let me ask it a different way, if the blower is on low-med on your insert, with the ceiling fan on low and reverse, is the heat in the house the same with the blower on high and no fan?
  3. JAred

    JAred New Member

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    I much agree, My insert has a blower as well and is controlled by a thermostat. During coaling stages it will click off and on to distrubute all the remaining heat my stove has to offer. On low the blower takes less heat away and contributes to a hotter fire box. or so it seems
  4. Corey

    Corey Minister of Fire

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    Sorry I didn't mean to start a hijack on the previous thread :) ...but since we are on the topic. My position is that the more air you blow across the stove or insert, the more heat you get into the house - just like blowing on a bowl of soup. Airflow can turn a radiant space/room heater into a full house furnace. As already mentioned, though, if you somehow cool the stove off and cut out the secondary combustion or cool the flue and reduce the draft it may be counterproductive. Other than that...the more air the better.

    As someone already mentioned about firing the stove...it's a chess game. I guess same goes for airflow.

    Corey
  5. webbie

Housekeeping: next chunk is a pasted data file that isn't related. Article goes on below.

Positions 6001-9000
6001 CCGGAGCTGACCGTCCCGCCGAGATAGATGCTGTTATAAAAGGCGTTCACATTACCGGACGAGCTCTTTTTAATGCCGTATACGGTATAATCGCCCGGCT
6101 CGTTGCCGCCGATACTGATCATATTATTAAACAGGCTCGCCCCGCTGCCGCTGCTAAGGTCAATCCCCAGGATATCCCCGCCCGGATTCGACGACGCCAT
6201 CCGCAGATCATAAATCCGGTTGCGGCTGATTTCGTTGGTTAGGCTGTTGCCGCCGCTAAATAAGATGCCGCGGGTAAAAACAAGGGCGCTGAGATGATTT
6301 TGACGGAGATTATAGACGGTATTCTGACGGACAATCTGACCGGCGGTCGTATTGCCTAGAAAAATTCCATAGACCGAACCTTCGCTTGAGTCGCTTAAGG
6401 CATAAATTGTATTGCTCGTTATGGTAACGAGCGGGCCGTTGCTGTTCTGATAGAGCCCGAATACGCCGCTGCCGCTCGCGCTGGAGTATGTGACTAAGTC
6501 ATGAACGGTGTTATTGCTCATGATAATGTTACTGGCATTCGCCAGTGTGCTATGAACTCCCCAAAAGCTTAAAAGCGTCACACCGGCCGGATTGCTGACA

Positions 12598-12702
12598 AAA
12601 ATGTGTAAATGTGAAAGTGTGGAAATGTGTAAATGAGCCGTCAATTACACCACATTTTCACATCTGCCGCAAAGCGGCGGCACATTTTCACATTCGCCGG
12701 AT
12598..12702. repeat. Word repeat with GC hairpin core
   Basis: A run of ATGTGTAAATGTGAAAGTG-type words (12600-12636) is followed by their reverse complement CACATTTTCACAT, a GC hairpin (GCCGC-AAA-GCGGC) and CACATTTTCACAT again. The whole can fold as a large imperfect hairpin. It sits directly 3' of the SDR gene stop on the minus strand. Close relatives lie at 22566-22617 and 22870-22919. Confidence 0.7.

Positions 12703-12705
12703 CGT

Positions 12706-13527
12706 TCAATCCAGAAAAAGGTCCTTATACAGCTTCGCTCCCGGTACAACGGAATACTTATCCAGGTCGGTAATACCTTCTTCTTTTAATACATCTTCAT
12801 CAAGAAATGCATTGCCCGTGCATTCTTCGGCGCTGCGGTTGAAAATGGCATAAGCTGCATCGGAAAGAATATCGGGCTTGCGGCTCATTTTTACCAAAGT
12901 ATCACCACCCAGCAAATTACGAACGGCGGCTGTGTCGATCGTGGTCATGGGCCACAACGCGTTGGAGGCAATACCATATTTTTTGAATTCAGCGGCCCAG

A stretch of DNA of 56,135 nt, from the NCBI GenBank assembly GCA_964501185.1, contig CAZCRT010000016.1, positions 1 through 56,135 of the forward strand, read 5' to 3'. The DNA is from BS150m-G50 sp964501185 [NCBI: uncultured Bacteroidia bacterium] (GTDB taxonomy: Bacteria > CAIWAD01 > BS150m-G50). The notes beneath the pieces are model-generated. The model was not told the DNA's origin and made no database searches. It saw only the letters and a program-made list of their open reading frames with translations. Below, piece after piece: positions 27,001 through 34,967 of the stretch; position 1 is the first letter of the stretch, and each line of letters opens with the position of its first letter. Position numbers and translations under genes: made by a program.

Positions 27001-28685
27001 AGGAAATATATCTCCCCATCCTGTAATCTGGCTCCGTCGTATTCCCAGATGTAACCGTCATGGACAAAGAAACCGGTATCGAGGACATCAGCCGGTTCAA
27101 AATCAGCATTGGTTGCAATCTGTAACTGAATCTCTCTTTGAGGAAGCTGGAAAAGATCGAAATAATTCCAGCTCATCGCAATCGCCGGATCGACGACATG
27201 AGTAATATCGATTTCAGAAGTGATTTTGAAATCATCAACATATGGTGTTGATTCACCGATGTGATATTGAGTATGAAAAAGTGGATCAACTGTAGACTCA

webbie Seasoned Moderator Staff Member

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    IN theory, a blower on an insert is a must. In fact, in MOST realities, it is also so....

    BUT, when I had my store we were introduced to a new stove in 1986. It was called the Avalon - and the ONLY model at the time was the unit that had a C -shaped convection chamber around the bottom and rear. The unit came about 1/2 way out on the hearth and there were not "grates" but rather large opening around the sides, top and bottom for the air to flow out. The design engineer explained the convection design to me and I immediately saw the light....

    As a result, our shop sold about 1,000 or more Avalon 945 models (different name now), and less than 1/10 of them had blowers - and the customers were extremely happy. We used to demonstrate it by holding a match near the top air outlet and blwoing it out - that think was moving a LOT of air without a blower.

    However, most inserts on the market do not have such a fine convection design...hence the need for a blower.....